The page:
to the editor from this week's Chronicle:
No. 165 - 6/18/2018
Last week's RNR closed with "Those who do not learn from mistakes
of the past, are doomed to repeat them." This week we cite a slightly
different comment: "You have to know the past, to understand the present,
to predict the future!"
So, with it in mind, the following is taken in part from an article
written in 1983 as one of many submitted at the time entitled LET
FREEDOM RING. It might be of interest to readers today to note the changes
which have occurred in the last 35 plus years!
"Last week we took a quick look at new course requirements planned
by the state of Idaho. This week we find the federal government getting
into the act. The March 3rd Lewiston Tribune carried an article on future
federal involvement under the heading: 'The House Endorses Intensified
Training in Math and Science,' and, warned of a crisis in math and science,
passed a five year $1.1 billion bill, aimed at giving industry and the
military the brains to compete.
"Sponsors cited severe teacher shortages, declining achievement
and fewer graduating scientists. The 'Math and Science bill tackles a grave
problem that threatens our very competitiveness in world markets, weakens
our industrial base and undermines defense' said one sponsor, while another
commented: 'The United States is embarked on an era where high technology
is a byword, and the nation is ill equipped to handle the revolution.'
"Adversely it was noted that the legislation exceeds President Reagan's
budget, as did a six-year $1.9 billion jobs bill also passed last week.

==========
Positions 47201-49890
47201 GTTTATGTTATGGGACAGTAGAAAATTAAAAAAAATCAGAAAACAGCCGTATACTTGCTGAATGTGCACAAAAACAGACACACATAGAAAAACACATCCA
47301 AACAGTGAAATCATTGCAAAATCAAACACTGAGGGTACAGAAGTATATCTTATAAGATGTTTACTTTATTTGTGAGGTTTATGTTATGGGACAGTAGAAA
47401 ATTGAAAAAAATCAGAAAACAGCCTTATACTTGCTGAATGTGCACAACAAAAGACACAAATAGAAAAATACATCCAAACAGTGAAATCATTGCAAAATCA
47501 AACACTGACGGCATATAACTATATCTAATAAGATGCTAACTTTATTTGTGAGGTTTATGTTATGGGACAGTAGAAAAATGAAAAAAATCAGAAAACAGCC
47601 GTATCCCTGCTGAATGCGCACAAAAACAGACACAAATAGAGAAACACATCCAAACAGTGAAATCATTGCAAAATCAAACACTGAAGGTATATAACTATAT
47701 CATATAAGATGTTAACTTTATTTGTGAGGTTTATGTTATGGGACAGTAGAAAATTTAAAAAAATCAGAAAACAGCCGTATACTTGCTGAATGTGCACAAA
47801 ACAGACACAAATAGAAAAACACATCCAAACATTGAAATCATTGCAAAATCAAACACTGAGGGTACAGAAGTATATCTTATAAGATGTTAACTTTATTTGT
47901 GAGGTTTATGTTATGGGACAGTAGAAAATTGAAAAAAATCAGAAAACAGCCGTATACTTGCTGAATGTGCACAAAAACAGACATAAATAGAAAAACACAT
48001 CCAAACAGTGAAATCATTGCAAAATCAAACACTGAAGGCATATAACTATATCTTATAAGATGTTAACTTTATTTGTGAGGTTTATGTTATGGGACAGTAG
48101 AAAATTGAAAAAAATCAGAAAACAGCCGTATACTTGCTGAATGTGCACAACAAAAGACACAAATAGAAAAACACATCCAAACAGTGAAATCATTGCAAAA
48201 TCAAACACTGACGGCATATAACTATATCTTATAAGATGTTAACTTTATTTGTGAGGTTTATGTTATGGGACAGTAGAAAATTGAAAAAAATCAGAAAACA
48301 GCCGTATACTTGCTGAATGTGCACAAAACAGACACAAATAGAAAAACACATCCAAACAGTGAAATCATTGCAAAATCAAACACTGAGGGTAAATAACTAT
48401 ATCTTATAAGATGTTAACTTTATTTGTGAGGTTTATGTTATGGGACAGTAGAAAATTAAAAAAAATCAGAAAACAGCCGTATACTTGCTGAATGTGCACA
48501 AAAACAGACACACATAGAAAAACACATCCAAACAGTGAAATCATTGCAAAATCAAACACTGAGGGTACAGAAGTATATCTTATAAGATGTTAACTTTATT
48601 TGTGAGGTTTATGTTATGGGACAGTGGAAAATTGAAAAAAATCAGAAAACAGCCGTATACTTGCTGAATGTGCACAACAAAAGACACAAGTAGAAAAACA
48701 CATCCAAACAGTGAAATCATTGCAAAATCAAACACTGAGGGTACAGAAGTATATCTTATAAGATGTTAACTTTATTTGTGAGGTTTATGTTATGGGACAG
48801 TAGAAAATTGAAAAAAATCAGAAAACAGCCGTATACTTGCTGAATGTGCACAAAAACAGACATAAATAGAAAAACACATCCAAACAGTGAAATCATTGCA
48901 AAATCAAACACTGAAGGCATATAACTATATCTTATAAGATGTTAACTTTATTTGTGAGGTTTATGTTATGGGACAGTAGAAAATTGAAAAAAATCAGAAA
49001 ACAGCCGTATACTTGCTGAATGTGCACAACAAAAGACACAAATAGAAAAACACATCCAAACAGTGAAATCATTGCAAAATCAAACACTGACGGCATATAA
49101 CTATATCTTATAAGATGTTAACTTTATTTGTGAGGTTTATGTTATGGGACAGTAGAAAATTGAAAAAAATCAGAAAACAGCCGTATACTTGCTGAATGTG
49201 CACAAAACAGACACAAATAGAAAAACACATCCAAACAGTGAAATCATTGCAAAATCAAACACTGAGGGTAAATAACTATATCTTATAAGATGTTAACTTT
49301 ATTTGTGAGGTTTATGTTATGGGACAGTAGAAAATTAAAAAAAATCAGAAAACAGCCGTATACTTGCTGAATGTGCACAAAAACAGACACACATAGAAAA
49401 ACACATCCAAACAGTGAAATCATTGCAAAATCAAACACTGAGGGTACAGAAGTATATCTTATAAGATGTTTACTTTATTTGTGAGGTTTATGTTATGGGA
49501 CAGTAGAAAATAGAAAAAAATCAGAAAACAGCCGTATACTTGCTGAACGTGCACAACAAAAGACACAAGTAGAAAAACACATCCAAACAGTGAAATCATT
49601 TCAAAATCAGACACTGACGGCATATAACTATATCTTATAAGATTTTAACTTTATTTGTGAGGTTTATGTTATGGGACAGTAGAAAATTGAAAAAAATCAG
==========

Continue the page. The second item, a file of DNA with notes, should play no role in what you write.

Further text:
One opponent commented on the budget-busting legislation: 'It is the height
of irresponsibility to create a new $400 million program in the face of
a $200 billion deficit." (Hmm! What about our near $trillion deficit?)
"Frankly, I don't like it. Crisis there may be.... but
if so, it seems the problem needs to be tackled at the grassroots level...The
issue is, are we locally providing the opportunity to develop our native
talent? Is it bringing out the best in our children? I suggest the problems
in math and science can be traced to other 'crash'...programs from the
"Over the years federal moneys have been given in other 'crash' programs
to remedy lack of reading programs, shortages in classroom space, update
'desperately' needed vocational classes, provide more nourishing lunches,
help the low achiever... and on and on. It seems to me that the common
denominator of all these programs is the cost and the 'crash!'
"The entire matter becomes more comical when one sees the 'yoyo' effect
of such programs. Each time a concern reaches a peak, we throw tons of
federal money at it, then it recedes from our attention, and we look
for new problems to solve. Meanwhile, we are bankrupting ourselves as a
nation, creating mountains of waste, and we are whip sawing energy
and resources from one area to another. And as a nation, we still
pay some of us as much to do nothing, as we pay others who work long and
"Yes, let Uncle Sam spend our way to increased math/science teachers
today. Then maybe each of us will get our own problems spent away tomorrow!"
(Does this 35 year old article tell us anything about conditions today,
and help us predict what might happen tomorrow?)
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